Jillian: Sitting at a little table in the center room of El Camino, you are outside of Maine, but neither are you in Mexico. An impossible border town of the mind, directed by Robert Rodriguez with rose-colored lighting, and antique steering wheels driving the journey, this place transports you into the bleeding Jesus heart of all your romantic South of the Border fantasies. It’s “the way,” as well as the destination. I wish I were bellied up to the u-shaped bar with red vinyl stools and a hibiscus margarita in my hand right now, even though I’ve sworn off tequila for life, after too many Mexicans told me they respect it too much to drink. There is a palpable drug-like quality in its atmosphere, which is not unappealing. Plus, the guacamole is delicious.

We started with the house guacamole and a basket of chips, one of the only starters at El Camino. Served with thick, crunchy corn tortilla chips and topped with a few stray beans, the guacamole was cool, smooth, and velvety, even if the presentation, made to appear more ample by being piled high on top of more chips, proved a little aggravating by the end. In order to put myself in the funky, festive mood the restaurant demands, I also tried an El Camino house margarita, an excellent $9.00 version of the classic served on the rocks, using top-shelf liquor.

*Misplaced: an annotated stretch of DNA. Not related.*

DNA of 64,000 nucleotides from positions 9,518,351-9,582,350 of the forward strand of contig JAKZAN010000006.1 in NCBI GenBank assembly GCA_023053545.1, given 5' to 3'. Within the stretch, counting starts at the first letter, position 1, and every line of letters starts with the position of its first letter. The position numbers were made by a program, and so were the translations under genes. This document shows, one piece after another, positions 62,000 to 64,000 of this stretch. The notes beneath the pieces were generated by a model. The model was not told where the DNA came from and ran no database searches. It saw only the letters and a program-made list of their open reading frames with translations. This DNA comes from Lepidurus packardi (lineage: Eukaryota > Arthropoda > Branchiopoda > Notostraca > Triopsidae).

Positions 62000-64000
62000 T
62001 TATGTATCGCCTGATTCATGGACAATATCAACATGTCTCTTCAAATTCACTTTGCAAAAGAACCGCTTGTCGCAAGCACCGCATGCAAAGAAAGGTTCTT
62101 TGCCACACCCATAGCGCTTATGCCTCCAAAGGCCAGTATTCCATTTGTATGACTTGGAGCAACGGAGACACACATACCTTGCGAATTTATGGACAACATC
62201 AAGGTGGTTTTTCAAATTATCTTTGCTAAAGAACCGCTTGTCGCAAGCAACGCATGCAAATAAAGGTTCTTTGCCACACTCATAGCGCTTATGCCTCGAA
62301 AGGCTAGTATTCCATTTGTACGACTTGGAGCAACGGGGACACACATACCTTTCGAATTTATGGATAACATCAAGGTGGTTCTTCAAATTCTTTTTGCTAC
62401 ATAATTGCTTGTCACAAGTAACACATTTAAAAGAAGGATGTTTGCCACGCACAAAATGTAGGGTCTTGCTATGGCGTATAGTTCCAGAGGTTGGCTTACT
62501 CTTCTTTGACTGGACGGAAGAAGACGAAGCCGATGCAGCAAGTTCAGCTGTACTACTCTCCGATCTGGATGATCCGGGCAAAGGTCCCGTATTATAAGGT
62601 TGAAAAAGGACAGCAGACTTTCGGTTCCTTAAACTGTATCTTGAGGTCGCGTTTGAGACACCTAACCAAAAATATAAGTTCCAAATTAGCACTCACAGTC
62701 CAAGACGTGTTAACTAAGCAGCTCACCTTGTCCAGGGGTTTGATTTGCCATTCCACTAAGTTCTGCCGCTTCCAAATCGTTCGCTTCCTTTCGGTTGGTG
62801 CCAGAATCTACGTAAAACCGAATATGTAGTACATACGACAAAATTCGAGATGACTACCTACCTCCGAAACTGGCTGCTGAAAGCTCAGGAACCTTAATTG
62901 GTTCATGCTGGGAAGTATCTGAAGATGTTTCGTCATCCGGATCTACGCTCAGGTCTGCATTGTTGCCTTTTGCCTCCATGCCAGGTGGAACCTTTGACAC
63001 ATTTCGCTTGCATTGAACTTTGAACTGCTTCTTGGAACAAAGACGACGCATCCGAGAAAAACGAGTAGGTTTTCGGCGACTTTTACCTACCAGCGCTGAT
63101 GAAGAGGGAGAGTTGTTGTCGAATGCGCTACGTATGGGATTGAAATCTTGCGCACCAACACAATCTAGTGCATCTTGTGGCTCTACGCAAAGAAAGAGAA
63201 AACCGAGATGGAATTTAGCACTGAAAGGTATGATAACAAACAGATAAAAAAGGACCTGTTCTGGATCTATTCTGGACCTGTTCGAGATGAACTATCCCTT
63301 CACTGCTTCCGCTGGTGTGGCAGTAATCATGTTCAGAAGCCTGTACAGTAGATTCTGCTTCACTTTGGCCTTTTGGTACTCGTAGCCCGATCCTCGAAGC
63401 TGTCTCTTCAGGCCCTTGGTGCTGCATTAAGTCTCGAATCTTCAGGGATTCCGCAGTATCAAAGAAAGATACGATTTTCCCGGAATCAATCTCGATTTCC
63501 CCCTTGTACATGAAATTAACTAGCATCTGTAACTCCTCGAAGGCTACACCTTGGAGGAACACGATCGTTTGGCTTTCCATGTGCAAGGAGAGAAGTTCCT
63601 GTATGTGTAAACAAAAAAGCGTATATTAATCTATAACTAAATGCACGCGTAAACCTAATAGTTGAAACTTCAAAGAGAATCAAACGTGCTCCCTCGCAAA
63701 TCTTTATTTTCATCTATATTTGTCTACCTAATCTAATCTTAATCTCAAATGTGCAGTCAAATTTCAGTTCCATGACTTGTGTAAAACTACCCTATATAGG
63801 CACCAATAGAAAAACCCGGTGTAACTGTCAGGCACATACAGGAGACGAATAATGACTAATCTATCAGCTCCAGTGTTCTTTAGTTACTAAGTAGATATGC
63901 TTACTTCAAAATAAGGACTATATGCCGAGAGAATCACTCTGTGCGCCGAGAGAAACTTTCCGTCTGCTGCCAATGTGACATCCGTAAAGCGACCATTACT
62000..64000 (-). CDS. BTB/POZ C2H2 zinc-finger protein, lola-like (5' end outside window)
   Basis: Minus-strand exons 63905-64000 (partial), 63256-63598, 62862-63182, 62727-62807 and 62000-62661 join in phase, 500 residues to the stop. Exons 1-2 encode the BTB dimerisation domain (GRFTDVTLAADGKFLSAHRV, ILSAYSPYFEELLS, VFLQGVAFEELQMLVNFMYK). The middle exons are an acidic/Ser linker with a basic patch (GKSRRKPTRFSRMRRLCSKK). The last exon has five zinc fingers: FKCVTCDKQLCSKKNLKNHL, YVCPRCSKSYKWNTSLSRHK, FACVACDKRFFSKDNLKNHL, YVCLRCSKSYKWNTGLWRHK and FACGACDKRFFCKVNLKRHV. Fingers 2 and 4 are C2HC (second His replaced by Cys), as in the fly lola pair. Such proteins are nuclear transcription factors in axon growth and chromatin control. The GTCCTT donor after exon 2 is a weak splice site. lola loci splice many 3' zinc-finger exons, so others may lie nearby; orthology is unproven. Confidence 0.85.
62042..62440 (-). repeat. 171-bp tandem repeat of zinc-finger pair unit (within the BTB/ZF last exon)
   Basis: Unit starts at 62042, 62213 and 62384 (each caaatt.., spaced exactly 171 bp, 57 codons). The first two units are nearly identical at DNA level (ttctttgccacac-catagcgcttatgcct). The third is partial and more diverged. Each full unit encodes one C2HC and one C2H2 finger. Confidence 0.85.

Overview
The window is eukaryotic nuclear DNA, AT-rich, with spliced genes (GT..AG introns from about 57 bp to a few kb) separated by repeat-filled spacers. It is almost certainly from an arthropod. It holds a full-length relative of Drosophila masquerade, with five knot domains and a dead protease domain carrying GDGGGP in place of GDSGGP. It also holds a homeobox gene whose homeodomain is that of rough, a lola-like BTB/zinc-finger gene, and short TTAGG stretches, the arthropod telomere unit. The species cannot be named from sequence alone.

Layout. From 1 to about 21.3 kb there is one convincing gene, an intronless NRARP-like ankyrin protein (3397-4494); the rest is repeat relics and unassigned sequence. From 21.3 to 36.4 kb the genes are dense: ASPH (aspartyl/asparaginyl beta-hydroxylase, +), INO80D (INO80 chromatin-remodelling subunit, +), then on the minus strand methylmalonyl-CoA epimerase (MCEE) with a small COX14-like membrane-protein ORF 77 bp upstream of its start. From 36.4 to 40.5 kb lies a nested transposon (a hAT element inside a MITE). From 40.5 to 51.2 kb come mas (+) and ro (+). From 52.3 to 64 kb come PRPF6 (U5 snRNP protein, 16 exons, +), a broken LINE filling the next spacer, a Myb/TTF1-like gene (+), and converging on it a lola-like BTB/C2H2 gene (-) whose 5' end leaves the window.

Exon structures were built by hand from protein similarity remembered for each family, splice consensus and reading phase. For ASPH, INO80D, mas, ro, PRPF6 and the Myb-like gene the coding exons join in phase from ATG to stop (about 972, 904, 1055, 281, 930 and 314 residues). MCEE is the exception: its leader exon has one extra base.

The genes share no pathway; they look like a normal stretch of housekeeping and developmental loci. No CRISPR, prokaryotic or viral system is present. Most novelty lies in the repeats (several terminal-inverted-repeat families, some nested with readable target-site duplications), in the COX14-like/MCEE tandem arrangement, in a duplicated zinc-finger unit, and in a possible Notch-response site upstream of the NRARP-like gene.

I tried the “Cider & Chipotle Braised Pork Belly Tacos,” ($15.00) one of the specials of the evening. The combination included two tacos, each wrapped in a dual layer of corn tortillas that may not have been made in-house, but certainly had a lot more character than we are used to seeing in local Mexican restaurants, as well as a pile of rice, and a scoop each of refried pinto beans and black beans. The tacos were outrageously good, with huge, thick slabs of braised pork belly covered with a quick salsa of diced apples and a sprinkling of red cabbage. “After they cook the pork,” our server helpfully explained, “they drizzle the tacos in some of the braising liquid.” The result is intensely flavorful, but not clumsy, the way this on-trend ingredient tends to be; the brightness of the fruit balanced the heavy, smoky, fatty pork beautifully. This attention to detail comes at a price; at around seven dollars a piece, these aren’t the least expensive tacos in town. I was also less enthusiastic about the beans, which were seasoned a little too aggressively for me, since I tend to look to beans to provide some quiet to the raging flavors of the other parts of a dish. They were only okay; clearly made on-site, by someone who really, really loves cumin.